Comment author: Denise_Melchin 29 May 2018 12:27:00PM 2 points [-]

I think it would have been better for you to post this as a comment on your own or Joey’s post. Having a discussion in three different places makes the discussion hard to follow. Two are more than enough.

Comment author: Denise_Melchin 20 May 2018 11:42:00PM *  25 points [-]

Thanks for trying to get a clearer handle on this issue by splitting it up by cause area.

One gripe I have with this debate is the focus on EA orgs. Effective Altruism is or should be about doing the most good. Organisations which are explicitly labelled Effective Altruist are only a small part of that. Claiming that EA is now more talent constrained than funding constrained implicitly refers to Effective Altruist orgs being more talent than funding constrained.

Whether 'doing the most good' in the world is more talent than funding constrained is much harder to prove but is the actually important question.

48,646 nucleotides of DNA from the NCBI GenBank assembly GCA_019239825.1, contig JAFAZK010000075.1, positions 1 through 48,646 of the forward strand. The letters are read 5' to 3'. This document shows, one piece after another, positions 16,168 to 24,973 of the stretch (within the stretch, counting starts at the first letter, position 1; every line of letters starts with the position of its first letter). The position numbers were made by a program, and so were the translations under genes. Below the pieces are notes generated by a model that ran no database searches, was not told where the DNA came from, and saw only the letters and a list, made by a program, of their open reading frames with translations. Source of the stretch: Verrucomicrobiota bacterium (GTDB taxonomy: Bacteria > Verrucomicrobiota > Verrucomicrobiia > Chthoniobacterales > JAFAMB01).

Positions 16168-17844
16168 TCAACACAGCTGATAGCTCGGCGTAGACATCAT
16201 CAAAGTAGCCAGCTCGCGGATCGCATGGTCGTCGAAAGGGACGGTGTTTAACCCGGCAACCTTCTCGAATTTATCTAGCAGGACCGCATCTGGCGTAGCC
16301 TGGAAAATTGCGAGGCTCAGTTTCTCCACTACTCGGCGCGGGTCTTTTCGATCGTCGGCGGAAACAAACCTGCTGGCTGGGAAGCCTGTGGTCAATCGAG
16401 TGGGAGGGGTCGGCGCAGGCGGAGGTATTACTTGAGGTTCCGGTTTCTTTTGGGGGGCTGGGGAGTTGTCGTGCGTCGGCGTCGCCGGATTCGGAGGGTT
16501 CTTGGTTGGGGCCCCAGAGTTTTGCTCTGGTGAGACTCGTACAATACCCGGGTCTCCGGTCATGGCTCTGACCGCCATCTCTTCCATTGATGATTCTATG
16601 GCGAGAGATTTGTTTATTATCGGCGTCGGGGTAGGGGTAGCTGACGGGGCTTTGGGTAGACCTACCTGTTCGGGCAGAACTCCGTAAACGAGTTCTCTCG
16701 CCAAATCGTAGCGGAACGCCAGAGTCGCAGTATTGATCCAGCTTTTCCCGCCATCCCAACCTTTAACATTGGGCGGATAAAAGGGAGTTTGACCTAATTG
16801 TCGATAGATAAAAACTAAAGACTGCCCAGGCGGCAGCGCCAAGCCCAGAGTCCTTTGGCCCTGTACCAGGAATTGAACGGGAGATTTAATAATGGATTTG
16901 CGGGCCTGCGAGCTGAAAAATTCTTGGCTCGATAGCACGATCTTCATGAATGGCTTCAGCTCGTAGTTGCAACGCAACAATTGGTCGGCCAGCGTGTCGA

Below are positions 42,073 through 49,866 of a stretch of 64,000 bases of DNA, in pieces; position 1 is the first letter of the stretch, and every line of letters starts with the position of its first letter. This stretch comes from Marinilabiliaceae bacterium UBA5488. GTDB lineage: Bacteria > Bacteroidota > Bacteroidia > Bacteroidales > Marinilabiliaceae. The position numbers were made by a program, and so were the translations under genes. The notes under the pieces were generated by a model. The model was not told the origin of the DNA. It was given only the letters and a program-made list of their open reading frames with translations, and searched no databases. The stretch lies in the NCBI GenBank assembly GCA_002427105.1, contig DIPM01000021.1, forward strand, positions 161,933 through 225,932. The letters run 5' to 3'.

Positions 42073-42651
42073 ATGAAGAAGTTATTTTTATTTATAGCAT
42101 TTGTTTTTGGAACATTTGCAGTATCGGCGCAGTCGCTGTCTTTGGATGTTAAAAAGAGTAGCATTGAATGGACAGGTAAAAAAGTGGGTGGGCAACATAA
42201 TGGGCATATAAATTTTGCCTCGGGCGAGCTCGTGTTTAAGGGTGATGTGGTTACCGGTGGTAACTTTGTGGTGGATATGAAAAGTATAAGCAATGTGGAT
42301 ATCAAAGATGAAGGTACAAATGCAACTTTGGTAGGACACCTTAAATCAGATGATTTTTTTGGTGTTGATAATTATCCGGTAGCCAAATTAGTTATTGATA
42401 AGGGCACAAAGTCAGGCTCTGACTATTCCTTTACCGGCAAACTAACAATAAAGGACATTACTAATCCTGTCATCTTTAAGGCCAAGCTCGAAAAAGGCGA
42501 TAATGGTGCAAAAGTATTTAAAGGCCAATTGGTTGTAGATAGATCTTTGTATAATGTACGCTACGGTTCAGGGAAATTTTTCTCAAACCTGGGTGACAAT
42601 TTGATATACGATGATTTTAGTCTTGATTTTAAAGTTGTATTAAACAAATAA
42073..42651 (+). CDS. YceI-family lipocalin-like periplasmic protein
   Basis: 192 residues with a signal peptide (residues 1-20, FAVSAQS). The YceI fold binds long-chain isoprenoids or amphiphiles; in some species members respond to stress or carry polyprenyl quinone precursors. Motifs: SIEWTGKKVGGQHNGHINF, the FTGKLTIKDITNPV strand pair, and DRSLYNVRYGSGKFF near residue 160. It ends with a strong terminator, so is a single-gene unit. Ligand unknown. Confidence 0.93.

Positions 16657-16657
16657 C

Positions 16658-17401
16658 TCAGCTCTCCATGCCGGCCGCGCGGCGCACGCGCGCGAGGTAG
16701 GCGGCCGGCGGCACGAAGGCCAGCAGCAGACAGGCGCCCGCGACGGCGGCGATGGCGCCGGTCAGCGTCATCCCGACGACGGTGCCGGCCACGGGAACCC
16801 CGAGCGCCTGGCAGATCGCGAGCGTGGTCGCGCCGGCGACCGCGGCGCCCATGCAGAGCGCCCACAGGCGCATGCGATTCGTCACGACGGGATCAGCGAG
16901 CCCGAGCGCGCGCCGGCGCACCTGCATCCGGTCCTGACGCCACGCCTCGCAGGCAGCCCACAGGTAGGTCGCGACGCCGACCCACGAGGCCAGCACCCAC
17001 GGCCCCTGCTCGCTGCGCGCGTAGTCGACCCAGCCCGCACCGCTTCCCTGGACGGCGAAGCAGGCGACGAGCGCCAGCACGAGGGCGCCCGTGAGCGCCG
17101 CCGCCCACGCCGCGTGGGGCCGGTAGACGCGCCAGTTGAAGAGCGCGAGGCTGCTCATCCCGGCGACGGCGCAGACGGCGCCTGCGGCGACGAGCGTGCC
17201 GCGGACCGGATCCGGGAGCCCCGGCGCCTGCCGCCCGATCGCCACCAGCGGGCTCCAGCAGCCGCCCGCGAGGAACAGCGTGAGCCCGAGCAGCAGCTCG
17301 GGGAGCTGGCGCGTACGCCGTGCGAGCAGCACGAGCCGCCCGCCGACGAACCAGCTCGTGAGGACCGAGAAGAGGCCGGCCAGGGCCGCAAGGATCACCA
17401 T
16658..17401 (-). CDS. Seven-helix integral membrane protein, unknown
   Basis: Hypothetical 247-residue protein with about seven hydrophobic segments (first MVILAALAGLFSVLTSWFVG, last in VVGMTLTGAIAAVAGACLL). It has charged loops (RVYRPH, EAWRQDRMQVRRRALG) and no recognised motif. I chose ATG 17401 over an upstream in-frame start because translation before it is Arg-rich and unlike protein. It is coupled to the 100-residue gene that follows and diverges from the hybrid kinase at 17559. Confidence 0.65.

If we focus the debate on EA orgs and our general vision as a movement on orgs that are labelled EA, the EA Community runs the risk of overlooking efforts and opportunities which aren't branded EA.

Of course fixing global poverty takes more than ten people working on the problem. Filling the funding gap for GiveWell recommended charities won't be enough to fix it either. Using EA branded framing isn't special to you - but it can make us lose track of the bigger picture of all the problems that still need to be solved, and all the funding that is still needed for that.

If you want to focus on fixing global poverty, just because EA focuses on GW recommended charities doesn't mean EtG is the best approach - how about training to be a development economist instead? The world still needs more than ten additional ones of that. (Edit: But it is not obvious to me whether global poverty as a whole is more talent or funding constrained - you'd need to poll leading people who actually work in the field, e.g. leading development economists or development professors.)